With the older children, I often sent them an email when I could tell things were rough, but they weren’t ready for mommy talk about it. I whispered the words electronically so they would hear. “I know life feels bad right now. I know you don’t want to talk about it yet. Know this though, you are important to me and do matter. I love you, even on those days when you don’t love yourself or don’t think anyone else could or does love the real you.” I do the same sometimes with the younger ones. Not as much yet, but I suspect one or two of them need those whispers in the years to come.

Their father just got each of the younger children phones with texting capabilities. They love being able to text us, even the phone shy 15 year old.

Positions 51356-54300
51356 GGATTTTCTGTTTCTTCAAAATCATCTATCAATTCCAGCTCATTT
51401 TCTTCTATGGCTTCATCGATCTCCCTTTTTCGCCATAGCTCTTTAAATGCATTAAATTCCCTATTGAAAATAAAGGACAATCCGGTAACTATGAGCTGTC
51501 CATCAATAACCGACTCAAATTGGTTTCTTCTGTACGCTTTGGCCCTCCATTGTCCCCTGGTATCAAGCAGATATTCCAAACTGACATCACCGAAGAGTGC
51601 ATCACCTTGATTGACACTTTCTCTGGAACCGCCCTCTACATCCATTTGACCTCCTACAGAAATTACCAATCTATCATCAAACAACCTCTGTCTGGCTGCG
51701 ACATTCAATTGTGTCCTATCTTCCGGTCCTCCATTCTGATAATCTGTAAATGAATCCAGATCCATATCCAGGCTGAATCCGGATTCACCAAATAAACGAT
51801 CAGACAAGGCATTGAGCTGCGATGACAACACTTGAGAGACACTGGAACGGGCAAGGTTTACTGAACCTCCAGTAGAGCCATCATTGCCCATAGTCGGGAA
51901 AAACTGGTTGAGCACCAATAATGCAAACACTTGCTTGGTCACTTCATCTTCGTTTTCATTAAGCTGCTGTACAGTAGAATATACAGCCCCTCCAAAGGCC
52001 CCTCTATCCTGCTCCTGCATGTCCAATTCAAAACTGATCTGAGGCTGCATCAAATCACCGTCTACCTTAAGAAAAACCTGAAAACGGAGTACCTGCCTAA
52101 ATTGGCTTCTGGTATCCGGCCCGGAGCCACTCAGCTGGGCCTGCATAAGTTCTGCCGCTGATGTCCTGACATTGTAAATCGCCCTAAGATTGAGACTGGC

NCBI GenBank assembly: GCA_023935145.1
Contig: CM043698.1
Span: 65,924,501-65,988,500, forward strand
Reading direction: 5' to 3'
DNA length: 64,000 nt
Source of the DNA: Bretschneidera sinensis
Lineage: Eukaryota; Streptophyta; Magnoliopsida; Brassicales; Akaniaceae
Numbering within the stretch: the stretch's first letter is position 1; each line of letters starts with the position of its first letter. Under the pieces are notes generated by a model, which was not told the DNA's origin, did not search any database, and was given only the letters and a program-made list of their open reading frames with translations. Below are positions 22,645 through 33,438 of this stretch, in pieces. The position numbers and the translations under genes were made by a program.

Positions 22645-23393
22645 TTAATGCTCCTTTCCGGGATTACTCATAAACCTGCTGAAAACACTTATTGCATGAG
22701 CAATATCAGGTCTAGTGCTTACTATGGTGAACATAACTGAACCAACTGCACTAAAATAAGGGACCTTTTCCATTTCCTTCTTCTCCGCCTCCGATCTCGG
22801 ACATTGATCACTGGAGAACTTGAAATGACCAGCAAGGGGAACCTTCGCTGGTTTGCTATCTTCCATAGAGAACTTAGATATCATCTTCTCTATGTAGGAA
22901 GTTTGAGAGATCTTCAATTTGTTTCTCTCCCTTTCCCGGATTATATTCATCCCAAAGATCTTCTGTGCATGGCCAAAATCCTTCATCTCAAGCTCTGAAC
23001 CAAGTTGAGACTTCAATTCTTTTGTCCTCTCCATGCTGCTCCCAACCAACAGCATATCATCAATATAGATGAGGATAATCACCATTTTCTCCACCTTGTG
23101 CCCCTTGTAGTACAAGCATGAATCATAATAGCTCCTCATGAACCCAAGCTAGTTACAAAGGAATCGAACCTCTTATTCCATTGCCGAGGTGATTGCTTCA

The 15 year old and 13 year old both have their own blogs now. They allow us to read them for now. That may change and we will respect that privacy as we did with the older children. In the meantime, it gives us a peek into their teen lives. What captures their attention? What did they get out of a family experience? The blogs give us that peek and sometimes more, much, much more.

In our house, listening and not blushing too hard helps keep the lines of communication open.

Now, here is the excellent part about this post-you can win a $200 Visa gift card from BlogHer!


To enter, leave me a comment below and tell me about how you keep the lines of communication open with your teens- or you may leave a link to your post on your own blog in the comments below. The contest will begin at 9:00 a.m. (PST) August 10, 2009 and will end 5:00 p.m. (PST) September 4, 2009. Make sure that the e-mail address you leave is correct.